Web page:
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Coming Water Wars, City-to-City, State-to-State

New Orleans  Everyone is watching the U.S. Supreme Court for key decisions this term around race, gay rights, and other issues, but their rejection of claims from Tarrant County, Texas where Fort Worth is located in the sprawling metroplex of north Texas, on any water from Oklahoma as part of the Red River Compact, may signal the coming American “water wars” that could dominate many areas in the 21st Century and literally make or break entire cities.   In this case an Oklahoma law prohibiting supplying water to out-of-state applicants was upheld, asserting a state’s rights to regulate its water over any rights claimed as part of a congressionally approved allocation system like the Red River Compact.  In the midst of a terrible drought now this is a blow to the almost 2 million users served by the Tarrant Regional Water District, and as significantly could lead to restrictions on future development in the area without access to sufficient water.

            Fort Worth is not alone.  Atlanta is already gulping for water having passed on a small investment that would have given it water rights many decades ago and now barred from access to these sources after years of losing litigation.  And, we’re not talking about Phoenix, Los Angeles, and Las Vegas that have been tackling this problem for years with different levels of failure and success.  

            Earlier this year I read with great interest The Big Thirst: The Secret Life and Turbulent Future of Water by Austin-based, ex-Fortune writer, Charles Fishman.  I had found his book on Walmart many years ago helpful in organizing and had talked to him at the time. After visiting Atlanta in January I was surprised and intrigued to stumble on the water crisis in that city.   The book was helpful in getting my arms around the coming crises nationally here.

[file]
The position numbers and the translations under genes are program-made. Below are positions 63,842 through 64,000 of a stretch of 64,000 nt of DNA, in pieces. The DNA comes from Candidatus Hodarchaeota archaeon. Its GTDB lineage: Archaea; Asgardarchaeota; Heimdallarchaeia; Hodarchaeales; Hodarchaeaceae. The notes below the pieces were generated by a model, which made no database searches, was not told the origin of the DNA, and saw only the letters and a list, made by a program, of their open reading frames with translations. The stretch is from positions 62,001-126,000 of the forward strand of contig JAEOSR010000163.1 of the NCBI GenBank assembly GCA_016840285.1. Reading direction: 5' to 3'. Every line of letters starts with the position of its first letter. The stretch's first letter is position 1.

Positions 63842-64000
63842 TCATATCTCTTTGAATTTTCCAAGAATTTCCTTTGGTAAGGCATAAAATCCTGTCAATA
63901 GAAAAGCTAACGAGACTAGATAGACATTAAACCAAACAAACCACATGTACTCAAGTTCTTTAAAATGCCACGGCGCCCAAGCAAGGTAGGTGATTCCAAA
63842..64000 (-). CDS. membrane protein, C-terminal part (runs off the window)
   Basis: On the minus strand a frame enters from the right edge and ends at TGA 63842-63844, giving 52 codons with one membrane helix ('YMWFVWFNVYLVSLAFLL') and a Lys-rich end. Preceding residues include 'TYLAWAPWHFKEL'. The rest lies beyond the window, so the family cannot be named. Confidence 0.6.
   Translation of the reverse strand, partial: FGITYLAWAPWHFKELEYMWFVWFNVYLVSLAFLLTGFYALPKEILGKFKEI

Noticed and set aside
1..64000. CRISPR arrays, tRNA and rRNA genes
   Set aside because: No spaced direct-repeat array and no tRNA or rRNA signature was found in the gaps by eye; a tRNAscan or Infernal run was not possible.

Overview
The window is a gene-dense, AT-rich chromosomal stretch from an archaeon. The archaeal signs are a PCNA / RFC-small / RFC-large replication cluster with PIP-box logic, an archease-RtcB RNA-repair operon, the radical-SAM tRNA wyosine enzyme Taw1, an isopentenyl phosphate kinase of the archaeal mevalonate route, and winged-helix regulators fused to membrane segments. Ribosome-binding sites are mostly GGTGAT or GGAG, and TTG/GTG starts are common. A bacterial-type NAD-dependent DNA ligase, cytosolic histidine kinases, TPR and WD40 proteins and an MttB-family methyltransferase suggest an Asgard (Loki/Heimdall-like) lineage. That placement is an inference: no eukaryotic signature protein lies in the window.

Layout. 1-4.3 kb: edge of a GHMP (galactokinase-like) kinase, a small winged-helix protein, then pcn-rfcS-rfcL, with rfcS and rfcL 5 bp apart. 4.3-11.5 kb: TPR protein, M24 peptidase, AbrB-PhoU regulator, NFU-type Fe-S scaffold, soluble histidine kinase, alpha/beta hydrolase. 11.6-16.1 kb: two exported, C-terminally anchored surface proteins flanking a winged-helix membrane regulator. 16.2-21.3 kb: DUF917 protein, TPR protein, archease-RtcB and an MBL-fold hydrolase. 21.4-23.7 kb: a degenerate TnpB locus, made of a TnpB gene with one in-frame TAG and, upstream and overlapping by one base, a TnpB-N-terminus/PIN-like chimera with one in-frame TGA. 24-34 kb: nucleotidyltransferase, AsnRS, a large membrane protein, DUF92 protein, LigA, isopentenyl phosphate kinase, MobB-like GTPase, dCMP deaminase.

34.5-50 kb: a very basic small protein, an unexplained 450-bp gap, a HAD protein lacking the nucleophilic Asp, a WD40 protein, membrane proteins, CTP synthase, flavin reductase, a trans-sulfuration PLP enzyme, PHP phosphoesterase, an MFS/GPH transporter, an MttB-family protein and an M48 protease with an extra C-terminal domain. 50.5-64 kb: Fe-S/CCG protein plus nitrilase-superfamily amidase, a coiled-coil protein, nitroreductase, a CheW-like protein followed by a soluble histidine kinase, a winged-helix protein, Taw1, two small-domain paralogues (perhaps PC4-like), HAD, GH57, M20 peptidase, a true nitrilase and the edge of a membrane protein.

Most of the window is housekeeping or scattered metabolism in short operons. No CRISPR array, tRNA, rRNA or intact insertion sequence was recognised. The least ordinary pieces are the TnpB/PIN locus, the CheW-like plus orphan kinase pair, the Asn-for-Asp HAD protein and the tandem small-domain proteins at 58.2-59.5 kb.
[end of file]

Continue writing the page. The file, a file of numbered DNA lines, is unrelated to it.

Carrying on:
Years ago, when we were successfully fighting the privatization of the New Orleans Sewerage & Water Board the companies all derided questions about whether or not private companies were seeking access to our great water surplus from the Mississippi River to export to other cities and states.  If we had a Governor not trying to run quixotically for President and a Mayor with enough vision to look past his next election, there would be real work in seeing in our broke-ass part of the country whether or not there might be a way to successfully commodify our surplus water capacity so that we might relieve the problems of cities within 8-9 hours drive like Atlanta and the Dallas/Fort Worth area.

            Make no mistake water, sewer, and all of attendant issues with both of them in our cities are going to be dominant issues in the coming decades.  No one can live without water and the notion that each area can bottle up the resource and restrict it just to the home folks, as the Supreme Court has just ruled, is a game changer.